Gravity assist is a slingshot move, when one object uses the gravity of another to propel itself out of orbit. This concept from space travel, first used with the Mariner 10 probe in 1974, functions as a metaphor for escaping the constraints of the present to create change for the future. The conference, to be held by the Faculty of Humanities and Social Sciences, University of Split, Croatia, 14-15 September, 2018, aims to examine strategies for challenging the limitations of the present in order to escape from them.
I’ve been at RGS all this week, I presented a paper on rural homelessness in Wales, I spoke about how austerity is tearing its way through people’s lives and concreting itself into the landscape and service provision. This is why I do not have a paper for Split, which is really Mark’s bag of course, but it would have been fun to think about this. I will enjoy being there and seeing old friends again, but mostly I look forward to exploring a new space and place and have, of course, been reading a great deal. I read a short book on the history as it was all I could find in our library, it was all right. I most loved the maps that trace this much-contested area over time, and they are presented in order here. From Tanner, M. (2001). Croatia : A Nation Forged in War. New Haven: Yale University Press.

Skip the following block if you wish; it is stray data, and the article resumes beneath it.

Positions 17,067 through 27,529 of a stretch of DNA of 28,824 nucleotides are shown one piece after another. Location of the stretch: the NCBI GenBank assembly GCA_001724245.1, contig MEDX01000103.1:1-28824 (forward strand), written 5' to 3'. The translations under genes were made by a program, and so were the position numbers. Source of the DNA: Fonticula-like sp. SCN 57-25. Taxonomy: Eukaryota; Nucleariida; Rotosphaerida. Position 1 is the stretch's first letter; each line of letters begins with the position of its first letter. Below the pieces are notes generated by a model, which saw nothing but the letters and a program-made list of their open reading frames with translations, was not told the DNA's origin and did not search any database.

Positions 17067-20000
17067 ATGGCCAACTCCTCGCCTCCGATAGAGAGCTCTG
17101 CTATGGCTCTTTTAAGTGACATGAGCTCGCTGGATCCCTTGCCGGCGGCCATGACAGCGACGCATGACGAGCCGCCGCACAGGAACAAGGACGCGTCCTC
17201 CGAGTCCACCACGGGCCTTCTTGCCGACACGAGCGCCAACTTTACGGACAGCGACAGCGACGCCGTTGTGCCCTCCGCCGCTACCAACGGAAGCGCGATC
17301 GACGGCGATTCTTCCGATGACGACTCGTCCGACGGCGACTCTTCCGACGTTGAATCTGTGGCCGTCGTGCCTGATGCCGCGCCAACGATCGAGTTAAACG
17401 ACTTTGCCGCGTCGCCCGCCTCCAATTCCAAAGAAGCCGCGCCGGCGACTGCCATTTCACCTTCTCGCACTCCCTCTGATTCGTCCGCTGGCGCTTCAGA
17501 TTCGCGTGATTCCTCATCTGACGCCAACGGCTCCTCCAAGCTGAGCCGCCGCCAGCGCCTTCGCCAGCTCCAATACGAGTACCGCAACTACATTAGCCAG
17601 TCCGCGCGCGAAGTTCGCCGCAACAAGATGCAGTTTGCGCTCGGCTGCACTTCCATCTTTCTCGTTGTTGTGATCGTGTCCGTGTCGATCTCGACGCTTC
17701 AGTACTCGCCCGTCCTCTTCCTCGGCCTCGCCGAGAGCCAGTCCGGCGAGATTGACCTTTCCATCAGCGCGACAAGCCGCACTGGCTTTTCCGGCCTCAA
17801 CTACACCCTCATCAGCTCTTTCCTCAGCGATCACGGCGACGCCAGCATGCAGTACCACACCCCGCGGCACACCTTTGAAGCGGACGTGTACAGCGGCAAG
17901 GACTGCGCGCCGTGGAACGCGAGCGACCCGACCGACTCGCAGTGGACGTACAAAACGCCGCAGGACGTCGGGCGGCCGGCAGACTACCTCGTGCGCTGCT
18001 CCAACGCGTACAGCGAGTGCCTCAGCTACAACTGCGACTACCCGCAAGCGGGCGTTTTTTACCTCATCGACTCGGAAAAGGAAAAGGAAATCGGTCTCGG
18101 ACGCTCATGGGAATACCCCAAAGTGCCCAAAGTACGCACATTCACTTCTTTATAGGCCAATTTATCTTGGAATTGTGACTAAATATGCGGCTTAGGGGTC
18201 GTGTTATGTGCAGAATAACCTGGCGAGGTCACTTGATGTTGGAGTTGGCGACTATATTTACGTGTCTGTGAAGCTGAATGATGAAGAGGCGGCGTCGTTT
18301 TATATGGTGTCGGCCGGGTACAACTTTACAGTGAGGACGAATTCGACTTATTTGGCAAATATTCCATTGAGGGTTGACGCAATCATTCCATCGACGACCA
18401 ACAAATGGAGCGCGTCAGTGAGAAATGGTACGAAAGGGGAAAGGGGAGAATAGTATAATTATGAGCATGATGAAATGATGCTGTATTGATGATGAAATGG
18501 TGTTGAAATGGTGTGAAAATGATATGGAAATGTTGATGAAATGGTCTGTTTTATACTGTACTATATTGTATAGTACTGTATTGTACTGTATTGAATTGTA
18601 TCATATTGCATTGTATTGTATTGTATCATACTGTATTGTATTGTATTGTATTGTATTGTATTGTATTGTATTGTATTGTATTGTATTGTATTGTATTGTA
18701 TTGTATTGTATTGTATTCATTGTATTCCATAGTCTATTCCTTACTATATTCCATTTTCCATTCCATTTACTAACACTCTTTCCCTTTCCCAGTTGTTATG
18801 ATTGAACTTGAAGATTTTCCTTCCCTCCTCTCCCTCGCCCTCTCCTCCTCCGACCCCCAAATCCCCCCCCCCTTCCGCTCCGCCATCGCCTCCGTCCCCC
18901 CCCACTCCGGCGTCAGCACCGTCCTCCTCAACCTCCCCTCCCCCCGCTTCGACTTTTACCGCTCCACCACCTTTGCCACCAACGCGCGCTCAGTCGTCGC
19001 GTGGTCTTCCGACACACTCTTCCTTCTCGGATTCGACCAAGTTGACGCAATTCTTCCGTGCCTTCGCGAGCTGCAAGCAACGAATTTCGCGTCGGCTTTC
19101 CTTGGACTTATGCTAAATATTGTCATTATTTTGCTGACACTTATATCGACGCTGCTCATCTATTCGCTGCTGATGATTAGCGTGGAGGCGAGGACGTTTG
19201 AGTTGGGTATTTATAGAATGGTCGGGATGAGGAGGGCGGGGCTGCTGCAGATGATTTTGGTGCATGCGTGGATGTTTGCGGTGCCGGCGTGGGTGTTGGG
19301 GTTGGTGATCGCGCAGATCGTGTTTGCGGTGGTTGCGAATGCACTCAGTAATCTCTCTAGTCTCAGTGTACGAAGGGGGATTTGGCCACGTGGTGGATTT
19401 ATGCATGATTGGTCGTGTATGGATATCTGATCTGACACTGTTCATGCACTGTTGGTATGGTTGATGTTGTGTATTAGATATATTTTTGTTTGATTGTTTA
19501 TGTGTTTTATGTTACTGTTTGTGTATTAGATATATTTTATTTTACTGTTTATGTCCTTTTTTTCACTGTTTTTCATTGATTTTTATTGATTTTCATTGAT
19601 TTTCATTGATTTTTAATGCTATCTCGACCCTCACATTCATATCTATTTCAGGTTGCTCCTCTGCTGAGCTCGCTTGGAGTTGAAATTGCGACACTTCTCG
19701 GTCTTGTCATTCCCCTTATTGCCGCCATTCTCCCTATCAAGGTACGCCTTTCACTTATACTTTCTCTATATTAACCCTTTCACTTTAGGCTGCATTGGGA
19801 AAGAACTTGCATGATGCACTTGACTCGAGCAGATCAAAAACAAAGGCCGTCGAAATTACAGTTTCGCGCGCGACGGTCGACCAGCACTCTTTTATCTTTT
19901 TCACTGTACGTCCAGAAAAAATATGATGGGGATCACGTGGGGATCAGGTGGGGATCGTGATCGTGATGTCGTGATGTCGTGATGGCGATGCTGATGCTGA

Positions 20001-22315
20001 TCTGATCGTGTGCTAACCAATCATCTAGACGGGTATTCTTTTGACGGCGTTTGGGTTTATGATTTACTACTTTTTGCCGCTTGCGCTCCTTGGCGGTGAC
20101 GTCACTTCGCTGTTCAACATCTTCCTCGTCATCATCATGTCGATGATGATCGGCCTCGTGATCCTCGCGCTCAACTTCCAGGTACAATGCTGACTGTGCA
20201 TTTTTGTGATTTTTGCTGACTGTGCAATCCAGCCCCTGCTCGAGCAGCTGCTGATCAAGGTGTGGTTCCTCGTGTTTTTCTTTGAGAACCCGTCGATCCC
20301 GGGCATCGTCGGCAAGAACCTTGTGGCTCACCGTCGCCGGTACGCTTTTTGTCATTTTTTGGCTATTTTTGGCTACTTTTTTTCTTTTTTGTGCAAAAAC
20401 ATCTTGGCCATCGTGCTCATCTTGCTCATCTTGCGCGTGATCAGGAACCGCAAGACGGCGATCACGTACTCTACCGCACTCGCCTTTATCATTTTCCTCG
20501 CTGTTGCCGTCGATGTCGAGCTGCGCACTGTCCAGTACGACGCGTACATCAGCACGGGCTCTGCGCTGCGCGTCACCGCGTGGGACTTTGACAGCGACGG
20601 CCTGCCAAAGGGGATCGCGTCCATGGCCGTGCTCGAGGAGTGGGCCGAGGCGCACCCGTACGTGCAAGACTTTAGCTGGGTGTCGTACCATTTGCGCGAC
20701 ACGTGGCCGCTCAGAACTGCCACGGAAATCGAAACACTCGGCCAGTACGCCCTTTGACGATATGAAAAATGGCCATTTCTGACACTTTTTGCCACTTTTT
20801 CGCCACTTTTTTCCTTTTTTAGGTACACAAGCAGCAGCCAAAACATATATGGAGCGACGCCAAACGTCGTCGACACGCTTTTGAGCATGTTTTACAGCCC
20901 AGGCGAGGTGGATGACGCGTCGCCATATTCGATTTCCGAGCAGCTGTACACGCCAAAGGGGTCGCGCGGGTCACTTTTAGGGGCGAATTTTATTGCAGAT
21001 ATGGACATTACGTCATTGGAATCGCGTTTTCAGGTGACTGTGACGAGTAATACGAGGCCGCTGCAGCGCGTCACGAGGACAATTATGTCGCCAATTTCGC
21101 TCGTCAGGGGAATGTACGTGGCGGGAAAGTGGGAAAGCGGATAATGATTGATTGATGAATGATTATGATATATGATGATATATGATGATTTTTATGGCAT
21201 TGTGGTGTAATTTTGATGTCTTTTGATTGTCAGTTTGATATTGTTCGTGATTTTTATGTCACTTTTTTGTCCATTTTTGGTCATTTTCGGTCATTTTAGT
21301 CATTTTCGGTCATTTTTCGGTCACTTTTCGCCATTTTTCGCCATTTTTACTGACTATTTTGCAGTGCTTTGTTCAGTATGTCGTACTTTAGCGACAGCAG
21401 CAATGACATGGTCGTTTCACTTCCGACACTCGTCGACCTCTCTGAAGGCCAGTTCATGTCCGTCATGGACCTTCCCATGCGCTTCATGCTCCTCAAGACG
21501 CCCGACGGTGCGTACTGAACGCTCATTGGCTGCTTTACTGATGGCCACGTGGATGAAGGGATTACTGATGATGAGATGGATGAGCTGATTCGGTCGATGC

You can get the train to Freshford, I don’t know why we had never done this, for it looks like there are several lovely walks to be done from here. There is also a lovely pub with the best lemon crumble I have ever had in my life. It is, you know, redolent of rich people, but for a day that’s quite all right. And really, this walk was all about the violence hidden in the tranquility of the countryside, made possible by wealth inequality really.
You follow narrow lanes from the station to Ilford Manor — I didn’t think the gardens would be open but they were. A description from the website:
The Grade-1 listed gardens were designed by Harold Peto during his tenure at Iford from 1899-1933, and represent one of the finest examples of steeply terraced hillside gardening in the UK. They are characterised by colonnades, pools and steps, and offer magnificent rural views over the valley.